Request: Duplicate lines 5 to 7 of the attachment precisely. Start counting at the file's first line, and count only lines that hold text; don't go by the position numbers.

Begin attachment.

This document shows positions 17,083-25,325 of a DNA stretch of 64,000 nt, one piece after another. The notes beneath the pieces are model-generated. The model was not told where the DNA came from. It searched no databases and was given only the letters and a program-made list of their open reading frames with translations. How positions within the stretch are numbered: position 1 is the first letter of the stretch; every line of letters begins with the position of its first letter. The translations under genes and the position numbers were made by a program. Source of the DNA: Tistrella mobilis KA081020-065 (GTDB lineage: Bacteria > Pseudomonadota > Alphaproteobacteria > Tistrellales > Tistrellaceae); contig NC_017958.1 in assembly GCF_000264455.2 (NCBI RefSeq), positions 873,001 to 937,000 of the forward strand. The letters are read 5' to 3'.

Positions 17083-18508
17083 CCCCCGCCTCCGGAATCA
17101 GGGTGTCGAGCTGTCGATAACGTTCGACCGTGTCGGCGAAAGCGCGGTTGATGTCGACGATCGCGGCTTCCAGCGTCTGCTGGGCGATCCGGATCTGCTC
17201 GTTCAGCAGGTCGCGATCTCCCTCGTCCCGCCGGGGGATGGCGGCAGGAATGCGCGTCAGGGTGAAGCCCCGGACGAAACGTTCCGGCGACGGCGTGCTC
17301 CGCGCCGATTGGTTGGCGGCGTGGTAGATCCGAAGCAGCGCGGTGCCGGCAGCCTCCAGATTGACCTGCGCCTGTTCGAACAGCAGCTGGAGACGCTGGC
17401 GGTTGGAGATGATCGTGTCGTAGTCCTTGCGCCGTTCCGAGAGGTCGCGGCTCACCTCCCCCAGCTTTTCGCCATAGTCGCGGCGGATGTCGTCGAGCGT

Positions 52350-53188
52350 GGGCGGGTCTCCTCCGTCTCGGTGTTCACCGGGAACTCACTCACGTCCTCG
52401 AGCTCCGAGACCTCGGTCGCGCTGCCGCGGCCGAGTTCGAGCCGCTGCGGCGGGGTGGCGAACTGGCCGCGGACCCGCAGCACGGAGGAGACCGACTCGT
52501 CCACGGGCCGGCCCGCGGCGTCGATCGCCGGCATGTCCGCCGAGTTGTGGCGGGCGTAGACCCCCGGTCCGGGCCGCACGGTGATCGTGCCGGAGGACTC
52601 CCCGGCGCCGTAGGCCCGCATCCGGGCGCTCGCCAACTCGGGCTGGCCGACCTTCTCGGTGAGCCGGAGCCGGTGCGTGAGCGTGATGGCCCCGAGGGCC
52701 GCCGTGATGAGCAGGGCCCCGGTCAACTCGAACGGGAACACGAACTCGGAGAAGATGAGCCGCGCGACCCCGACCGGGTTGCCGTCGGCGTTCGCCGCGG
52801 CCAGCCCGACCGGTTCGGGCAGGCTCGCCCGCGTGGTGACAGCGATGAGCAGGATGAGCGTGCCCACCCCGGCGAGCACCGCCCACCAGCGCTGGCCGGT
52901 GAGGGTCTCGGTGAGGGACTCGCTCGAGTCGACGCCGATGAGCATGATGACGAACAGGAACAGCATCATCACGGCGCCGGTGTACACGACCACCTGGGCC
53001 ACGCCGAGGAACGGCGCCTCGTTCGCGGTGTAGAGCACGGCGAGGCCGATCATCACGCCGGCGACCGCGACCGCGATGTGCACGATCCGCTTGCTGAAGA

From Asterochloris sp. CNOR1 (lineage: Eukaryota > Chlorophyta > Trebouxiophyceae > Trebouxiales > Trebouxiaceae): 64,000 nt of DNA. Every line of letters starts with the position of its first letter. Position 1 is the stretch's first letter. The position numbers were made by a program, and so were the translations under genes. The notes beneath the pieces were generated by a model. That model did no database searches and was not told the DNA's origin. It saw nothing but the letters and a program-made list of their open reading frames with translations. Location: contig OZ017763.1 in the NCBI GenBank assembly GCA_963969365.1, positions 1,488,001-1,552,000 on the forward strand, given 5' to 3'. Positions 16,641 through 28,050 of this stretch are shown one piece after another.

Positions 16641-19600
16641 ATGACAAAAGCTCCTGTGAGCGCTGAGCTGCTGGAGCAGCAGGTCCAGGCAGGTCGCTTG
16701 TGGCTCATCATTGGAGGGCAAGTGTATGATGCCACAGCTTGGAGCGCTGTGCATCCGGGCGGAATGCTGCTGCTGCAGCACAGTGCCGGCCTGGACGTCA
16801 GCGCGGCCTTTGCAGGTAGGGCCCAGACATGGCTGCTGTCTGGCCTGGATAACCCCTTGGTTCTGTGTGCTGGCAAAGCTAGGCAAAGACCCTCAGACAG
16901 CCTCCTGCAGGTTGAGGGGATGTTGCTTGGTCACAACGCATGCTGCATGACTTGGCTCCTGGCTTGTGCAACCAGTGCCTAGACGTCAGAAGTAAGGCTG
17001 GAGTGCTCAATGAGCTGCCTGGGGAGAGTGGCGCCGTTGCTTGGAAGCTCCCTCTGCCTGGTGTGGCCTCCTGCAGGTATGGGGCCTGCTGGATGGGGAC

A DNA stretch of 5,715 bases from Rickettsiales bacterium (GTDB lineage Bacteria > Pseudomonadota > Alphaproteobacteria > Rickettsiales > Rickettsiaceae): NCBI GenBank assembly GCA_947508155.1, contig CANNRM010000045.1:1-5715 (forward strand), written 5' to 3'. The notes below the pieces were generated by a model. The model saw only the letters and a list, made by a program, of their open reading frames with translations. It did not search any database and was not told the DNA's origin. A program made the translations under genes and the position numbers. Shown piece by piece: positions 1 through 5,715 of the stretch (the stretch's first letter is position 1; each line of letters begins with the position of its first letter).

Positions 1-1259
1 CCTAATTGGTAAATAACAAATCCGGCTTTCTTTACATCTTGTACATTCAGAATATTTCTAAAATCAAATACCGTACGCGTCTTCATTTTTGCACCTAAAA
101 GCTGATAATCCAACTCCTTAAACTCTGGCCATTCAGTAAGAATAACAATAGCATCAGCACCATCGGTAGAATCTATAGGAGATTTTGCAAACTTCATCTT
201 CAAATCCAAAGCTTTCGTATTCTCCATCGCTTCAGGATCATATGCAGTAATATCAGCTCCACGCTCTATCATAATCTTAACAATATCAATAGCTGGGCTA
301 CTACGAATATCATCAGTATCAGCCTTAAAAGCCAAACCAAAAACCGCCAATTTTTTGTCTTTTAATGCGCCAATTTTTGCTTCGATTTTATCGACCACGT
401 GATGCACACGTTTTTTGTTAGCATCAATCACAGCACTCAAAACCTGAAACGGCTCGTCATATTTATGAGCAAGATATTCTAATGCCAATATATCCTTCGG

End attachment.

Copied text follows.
17201 GTTCAGCAGGTCGCGATCTCCCTCGTCCCGCCGGGGGATGGCGGCAGGAATGCGCGTCAGGGTGAAGCCCCGGACGAAACGTTCCGGCGACGGCGTGCTC
17301 CGCGCCGATTGGTTGGCGGCGTGGTAGATCCGAAGCAGCGCGGTGCCGGCAGCCTCCAGATTGACCTGCGCCTGTTCGAACAGCAGCTGGAGACGCTGGC
17401 GGTTGGAGATGATCGTGTCGTAGTCCTTGCGCCGTTCCGAGAGGTCGCGGCTCACCTCCCCCAGCTTTTCGCCATAGTCGCGGCGGATGTCGTCGAGCGT